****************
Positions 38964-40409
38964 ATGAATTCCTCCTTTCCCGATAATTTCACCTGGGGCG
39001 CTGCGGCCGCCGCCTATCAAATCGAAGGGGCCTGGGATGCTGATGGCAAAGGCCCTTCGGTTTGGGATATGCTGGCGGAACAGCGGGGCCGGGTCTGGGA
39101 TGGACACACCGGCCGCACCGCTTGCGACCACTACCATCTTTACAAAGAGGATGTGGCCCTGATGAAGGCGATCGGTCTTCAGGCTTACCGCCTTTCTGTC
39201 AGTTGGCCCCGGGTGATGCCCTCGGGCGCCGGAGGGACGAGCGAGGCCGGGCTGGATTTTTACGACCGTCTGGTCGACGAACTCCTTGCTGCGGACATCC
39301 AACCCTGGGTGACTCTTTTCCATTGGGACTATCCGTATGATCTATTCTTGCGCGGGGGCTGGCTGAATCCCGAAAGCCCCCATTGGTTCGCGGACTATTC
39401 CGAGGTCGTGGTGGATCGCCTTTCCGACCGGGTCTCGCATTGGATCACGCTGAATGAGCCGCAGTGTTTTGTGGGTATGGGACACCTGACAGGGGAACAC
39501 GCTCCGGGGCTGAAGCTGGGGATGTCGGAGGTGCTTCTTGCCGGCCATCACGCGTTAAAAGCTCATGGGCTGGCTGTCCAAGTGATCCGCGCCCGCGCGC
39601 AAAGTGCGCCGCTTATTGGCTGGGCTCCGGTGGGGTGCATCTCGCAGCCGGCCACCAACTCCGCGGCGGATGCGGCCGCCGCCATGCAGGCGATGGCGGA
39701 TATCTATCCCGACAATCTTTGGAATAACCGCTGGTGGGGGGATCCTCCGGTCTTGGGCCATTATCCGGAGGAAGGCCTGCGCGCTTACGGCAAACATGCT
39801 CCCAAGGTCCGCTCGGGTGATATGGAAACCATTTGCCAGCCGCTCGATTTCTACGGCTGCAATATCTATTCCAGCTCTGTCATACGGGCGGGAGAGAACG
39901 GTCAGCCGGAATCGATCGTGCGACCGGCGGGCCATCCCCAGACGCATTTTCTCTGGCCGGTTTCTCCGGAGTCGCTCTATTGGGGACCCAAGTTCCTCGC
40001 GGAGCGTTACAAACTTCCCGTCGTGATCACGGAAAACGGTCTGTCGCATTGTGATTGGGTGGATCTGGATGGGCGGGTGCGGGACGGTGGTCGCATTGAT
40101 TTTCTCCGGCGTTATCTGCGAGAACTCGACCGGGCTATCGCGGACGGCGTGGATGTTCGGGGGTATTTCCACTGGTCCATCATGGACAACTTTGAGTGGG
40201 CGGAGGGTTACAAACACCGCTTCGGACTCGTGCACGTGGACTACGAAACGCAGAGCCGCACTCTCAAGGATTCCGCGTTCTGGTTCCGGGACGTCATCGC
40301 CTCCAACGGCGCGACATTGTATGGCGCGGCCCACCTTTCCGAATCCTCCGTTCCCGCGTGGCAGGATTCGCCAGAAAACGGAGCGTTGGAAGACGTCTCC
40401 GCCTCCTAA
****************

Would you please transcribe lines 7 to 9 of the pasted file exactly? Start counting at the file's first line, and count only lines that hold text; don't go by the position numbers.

39401 CGAGGTCGTGGTGGATCGCCTTTCCGACCGGGTCTCGCATTGGATCACGCTGAATGAGCCGCAGTGTTTTGTGGGTATGGGACACCTGACAGGGGAACAC
39501 GCTCCGGGGCTGAAGCTGGGGATGTCGGAGGTGCTTCTTGCCGGCCATCACGCGTTAAAAGCTCATGGGCTGGCTGTCCAAGTGATCCGCGCCCGCGCGC
39601 AAAGTGCGCCGCTTATTGGCTGGGCTCCGGTGGGGTGCATCTCGCAGCCGGCCACCAACTCCGCGGCGGATGCGGCCGCCGCCATGCAGGCGATGGCGGA